Huntington's disease

noun
Hun·​ting·​ton's disease | \ ˈhən-tiŋ-tənz- How to pronounce Huntington's disease (audio) \
variants: or less commonly Huntington disease or Huntington's chorea

Definition of Huntington's disease

: a hereditary brain disorder that is a progressive, neurodegenerative condition marked especially by impairments in thinking and reasoning, disturbances of emotion and behavior, and the involuntary spasmodic movements of chorea and that is associated with the loss or atrophy of nerve cells in the basal ganglia especially of the caudate nucleus and putamen

Note: Huntington's disease is inherited as an autosomal dominant trait requiring only one parent to pass on a copy of the defective gene on a chromosome other than a sex chromosome. While it may have an onset at any age, people most often become symptomatic between 30 to 50 years of age. The most common symptoms of Huntington's disease include depression, irritability, mood swings, deficits in memory and concentration, dementia, difficulty in swallowing, jerky movements, and loss of coordination.

First Known Use of Huntington's disease

1892, in the meaning defined above

History and Etymology for Huntington's disease

George Huntington †1916 American physician

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The first known use of Huntington's disease was in 1892

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Huntington

Huntington's disease

Huntington Beach

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Cite this Entry

“Huntington's disease.” Merriam-Webster.com Dictionary, Merriam-Webster, https://www.merriam-webster.com/dictionary/Huntington%27s%20disease. Accessed 22 Oct. 2021.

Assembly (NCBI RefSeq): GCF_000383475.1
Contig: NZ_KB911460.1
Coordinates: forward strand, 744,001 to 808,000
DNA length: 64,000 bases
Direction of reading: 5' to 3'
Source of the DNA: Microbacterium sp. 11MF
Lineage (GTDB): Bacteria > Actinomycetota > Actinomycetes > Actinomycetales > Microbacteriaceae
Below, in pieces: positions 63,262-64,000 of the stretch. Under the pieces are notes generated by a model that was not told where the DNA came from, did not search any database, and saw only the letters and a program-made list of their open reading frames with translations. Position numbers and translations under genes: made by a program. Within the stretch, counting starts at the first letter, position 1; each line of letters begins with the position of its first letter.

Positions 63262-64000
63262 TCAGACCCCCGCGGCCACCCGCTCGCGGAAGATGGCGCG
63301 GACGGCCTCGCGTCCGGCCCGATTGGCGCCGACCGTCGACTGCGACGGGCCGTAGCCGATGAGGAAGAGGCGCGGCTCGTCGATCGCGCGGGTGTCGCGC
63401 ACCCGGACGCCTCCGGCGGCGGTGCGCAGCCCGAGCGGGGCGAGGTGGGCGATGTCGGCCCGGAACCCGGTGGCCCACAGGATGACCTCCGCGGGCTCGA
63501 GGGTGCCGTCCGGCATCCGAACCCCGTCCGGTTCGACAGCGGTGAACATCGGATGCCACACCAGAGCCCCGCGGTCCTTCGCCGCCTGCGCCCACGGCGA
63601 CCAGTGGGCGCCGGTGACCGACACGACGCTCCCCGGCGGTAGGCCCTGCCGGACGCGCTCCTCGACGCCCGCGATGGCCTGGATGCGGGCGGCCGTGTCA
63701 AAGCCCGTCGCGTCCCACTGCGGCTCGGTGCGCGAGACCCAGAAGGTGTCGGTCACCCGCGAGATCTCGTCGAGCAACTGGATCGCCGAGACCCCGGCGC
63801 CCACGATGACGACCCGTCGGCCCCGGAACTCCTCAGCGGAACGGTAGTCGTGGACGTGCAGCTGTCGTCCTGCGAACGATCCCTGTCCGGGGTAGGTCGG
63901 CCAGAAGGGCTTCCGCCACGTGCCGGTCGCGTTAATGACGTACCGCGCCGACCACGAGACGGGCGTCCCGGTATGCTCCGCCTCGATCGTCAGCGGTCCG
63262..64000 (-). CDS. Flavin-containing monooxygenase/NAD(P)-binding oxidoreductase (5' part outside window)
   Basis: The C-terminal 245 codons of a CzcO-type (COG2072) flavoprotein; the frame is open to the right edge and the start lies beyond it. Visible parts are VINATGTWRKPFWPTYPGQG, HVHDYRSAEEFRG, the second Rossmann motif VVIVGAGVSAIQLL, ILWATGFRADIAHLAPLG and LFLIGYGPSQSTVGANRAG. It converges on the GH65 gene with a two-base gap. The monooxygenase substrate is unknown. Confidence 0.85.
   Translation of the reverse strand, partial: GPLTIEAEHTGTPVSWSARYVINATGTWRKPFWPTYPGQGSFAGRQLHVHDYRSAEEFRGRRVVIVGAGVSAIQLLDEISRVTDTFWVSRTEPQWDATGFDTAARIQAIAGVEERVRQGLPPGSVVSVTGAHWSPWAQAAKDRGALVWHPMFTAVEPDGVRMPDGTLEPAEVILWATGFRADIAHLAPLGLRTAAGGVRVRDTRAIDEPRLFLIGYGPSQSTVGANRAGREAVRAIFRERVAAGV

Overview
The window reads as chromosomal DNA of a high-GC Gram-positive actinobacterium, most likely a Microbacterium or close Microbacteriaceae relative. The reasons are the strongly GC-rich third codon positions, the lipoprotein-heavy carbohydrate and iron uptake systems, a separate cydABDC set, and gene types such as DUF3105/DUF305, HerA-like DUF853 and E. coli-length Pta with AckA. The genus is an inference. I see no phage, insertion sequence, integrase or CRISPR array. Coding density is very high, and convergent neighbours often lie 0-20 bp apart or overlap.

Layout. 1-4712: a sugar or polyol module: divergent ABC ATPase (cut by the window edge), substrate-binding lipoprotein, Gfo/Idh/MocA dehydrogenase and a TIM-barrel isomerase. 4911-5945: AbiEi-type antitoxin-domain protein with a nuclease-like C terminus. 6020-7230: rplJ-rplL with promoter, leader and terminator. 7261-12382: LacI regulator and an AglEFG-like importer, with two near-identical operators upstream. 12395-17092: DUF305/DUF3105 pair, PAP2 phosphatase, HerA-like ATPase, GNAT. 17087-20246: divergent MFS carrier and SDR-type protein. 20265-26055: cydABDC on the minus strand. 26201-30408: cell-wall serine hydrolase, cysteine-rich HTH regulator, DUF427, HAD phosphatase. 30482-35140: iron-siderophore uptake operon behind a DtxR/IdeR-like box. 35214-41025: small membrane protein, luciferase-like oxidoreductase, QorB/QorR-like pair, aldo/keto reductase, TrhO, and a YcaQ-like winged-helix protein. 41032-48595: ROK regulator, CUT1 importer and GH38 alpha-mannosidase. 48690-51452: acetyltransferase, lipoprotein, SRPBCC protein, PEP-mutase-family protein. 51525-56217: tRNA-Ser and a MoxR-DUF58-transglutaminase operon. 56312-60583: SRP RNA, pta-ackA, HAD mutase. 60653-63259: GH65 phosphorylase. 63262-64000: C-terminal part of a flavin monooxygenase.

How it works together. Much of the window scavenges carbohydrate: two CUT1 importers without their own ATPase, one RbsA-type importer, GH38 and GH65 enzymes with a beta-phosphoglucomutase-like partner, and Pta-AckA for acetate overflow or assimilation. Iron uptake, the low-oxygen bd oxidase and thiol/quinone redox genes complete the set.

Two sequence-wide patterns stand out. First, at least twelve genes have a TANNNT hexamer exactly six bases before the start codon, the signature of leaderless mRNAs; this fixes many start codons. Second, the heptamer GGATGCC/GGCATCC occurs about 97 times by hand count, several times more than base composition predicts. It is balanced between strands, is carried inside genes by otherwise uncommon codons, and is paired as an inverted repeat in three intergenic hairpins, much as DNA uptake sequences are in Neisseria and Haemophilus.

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Huntington's disease

noun
Hun·​ting·​ton's disease | \ ˌhənt-iŋ-tənz- How to pronounce Huntington's disease (audio) \
variants: also Huntington disease or Huntington's chorea or Huntington's

Medical Definition of Huntington's disease

: a hereditary brain disorder that is a progressive, neurodegenerative condition marked especially by impairments in thinking and reasoning, disturbances of emotion and behavior, and the involuntary spasmodic movements of chorea and is associated with the loss or atrophy of nerve cells in the basal ganglia especially of the caudate nucleus and putamen

Note: Huntington's disease is inherited as an autosomal dominant trait requiring only one parent to pass on a copy of the defective gene on a chromosome other than a sex chromosome. While it may have an onset at any age, people most often become symptomatic between 30 to 50 years of age. The most common symptoms of Huntington's disease include depression, irritability, mood swings, deficits in memory and concentration, dementia, difficulty in swallowing, jerky movements, and loss of coordination.

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